Naltrexone is an opioid receptor antagonist that has been shown to be effective for maintaining abstinence in alcohol-dependent persons. It is particularly effective in a subset of persons who suffer from high craving, as it reduces craving for alcohol. Family history has been shown to be a predictor of treatment response and, indeed, allelic variation in the mu opioid receptor gene predicts treatment response to naltrexone. The therapeutic effects of naltrexone are mediated by blockade of central mu opioid receptors. The site of action is under investigation but evidence supports a role of mu opioid receptors in the central nucleus of the amygdala, nucleus accumbens, and ventral tegmental area in the therapeutic actions of naltrexone for alcohol dependence. This article reviews the role of the endogenous opioid system in addictive diseases, especially alcoholism and discusses the pharmacological basis for the use of naltrexone in the treatment of alcohol dependence.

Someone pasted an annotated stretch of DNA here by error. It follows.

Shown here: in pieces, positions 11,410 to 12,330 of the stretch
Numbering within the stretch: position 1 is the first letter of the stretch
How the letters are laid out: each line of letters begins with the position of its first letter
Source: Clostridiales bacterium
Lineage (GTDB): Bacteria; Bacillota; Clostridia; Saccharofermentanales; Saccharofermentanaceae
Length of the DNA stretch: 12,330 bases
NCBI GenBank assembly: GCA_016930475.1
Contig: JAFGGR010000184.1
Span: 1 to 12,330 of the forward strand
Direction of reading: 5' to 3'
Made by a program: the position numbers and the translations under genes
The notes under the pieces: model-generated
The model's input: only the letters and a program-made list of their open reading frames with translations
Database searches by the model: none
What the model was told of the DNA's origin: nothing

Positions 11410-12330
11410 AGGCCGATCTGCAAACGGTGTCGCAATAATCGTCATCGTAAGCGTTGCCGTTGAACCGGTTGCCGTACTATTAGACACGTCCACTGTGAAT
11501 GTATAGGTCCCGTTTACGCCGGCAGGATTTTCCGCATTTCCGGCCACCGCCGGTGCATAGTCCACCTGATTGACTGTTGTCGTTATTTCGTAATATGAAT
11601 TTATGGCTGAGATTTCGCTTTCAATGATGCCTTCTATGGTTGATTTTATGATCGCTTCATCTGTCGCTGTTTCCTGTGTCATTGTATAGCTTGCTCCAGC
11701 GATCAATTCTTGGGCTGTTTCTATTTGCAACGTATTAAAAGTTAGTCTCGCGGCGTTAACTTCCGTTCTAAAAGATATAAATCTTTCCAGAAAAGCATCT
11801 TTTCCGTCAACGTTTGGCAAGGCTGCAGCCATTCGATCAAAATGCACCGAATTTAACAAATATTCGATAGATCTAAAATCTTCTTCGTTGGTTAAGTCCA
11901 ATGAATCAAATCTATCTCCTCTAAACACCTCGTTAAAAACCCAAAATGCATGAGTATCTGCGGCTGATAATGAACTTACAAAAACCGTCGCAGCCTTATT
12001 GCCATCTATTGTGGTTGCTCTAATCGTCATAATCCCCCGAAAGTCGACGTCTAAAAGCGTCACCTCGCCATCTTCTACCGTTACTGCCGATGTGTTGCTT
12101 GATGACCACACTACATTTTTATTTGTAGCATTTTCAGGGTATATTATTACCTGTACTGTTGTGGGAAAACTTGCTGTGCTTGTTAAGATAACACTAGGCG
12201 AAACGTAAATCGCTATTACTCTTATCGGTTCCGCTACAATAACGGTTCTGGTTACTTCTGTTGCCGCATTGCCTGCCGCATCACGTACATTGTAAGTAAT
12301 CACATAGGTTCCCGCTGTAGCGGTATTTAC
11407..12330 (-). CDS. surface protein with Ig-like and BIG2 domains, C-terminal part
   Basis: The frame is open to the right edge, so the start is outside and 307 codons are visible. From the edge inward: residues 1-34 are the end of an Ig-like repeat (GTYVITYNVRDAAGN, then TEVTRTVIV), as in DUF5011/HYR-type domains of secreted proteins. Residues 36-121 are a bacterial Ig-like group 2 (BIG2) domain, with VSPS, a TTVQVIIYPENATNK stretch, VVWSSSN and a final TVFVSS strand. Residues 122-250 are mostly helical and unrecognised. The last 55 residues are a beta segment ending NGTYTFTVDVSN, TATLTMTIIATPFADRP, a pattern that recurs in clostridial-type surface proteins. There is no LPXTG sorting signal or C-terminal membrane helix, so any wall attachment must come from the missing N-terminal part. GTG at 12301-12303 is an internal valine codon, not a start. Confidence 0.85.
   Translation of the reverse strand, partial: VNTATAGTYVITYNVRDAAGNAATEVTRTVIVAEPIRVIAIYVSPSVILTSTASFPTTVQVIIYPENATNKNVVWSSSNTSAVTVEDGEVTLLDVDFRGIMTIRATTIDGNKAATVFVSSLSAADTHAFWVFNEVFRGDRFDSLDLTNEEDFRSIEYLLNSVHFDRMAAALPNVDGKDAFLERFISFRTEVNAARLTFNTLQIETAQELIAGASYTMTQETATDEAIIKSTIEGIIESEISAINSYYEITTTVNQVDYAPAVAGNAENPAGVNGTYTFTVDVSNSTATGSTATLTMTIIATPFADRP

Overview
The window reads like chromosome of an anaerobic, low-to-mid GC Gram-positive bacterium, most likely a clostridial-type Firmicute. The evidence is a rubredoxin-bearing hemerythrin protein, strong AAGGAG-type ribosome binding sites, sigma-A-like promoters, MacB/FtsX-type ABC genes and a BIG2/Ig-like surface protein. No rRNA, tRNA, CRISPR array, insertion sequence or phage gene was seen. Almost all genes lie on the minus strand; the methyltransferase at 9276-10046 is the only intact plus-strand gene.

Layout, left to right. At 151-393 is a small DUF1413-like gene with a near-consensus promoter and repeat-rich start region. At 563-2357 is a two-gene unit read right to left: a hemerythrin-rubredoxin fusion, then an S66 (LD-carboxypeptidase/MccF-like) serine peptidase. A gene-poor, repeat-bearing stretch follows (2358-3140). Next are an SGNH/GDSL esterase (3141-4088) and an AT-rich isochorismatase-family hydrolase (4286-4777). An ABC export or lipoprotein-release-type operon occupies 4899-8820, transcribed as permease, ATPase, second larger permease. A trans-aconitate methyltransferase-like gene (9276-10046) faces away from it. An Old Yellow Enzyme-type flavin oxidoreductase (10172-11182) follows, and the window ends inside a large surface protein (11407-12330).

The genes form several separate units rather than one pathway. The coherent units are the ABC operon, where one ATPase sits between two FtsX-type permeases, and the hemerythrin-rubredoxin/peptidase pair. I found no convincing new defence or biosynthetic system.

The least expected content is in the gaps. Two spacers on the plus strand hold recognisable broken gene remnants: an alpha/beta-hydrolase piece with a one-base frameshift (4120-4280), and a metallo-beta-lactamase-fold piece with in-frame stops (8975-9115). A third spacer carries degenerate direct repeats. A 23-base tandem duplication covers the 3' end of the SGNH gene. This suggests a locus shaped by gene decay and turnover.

From the Department of Pharmacology and Center for Substance Abuse Research, Temple University School of Medicine, Philadelphia, PA; and The Biology of Addictive Diseases Laboratory, The Rockefeller University, New York, NY.
Received April 8, 2008; accepted June 9, 2008.
Send correspondence and reprint requests to Ellen M. Unterwald, PhD, Department of Pharmacology, Temple University School of Medicine, 3420 North Broad Street, Philadelphia, PA 19140. e-mail: email@example.com
Supported, in part, by the National Institute on Drug Abuse (to E.M.U.).